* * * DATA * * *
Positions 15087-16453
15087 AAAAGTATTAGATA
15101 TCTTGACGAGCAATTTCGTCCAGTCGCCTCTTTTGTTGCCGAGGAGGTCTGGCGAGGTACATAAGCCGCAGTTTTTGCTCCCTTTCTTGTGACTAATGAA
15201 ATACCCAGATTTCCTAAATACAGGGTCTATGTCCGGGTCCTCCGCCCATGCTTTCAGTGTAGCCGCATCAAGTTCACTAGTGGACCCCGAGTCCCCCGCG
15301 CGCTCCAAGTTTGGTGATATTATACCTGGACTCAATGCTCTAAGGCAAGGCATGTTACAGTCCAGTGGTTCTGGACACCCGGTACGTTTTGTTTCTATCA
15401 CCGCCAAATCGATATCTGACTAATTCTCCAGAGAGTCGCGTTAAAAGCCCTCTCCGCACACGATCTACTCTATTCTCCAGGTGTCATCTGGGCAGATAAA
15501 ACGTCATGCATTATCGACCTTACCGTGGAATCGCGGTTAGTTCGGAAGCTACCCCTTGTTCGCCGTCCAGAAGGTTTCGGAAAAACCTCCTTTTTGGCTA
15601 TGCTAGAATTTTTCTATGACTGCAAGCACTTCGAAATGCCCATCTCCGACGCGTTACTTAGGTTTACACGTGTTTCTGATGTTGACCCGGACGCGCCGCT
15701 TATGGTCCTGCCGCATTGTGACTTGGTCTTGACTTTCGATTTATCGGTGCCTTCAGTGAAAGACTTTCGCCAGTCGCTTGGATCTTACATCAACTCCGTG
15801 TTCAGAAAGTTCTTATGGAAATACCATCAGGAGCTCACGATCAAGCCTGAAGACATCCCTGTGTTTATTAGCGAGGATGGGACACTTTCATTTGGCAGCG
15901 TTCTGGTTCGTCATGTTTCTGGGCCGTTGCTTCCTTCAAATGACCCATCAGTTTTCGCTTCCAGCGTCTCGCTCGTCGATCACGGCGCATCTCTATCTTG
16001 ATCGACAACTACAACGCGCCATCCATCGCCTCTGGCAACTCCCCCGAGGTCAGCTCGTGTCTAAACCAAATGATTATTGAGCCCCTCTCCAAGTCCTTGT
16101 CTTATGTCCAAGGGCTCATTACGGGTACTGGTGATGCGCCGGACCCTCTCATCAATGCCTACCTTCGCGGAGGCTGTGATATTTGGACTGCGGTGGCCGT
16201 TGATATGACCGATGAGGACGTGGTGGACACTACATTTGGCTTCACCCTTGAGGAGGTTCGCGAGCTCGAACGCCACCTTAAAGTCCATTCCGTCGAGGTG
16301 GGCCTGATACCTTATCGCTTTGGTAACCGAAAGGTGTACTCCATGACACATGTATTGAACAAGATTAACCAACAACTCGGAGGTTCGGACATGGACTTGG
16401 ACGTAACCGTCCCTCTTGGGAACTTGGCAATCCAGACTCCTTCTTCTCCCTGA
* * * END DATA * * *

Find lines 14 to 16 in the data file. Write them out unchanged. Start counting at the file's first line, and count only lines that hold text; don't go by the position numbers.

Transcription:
16201 TGATATGACCGATGAGGACGTGGTGGACACTACATTTGGCTTCACCCTTGAGGAGGTTCGCGAGCTCGAACGCCACCTTAAAGTCCATTCCGTCGAGGTG
16301 GGCCTGATACCTTATCGCTTTGGTAACCGAAAGGTGTACTCCATGACACATGTATTGAACAAGATTAACCAACAACTCGGAGGTTCGGACATGGACTTGG
16401 ACGTAACCGTCCCTCTTGGGAACTTGGCAATCCAGACTCCTTCTTCTCCCTGA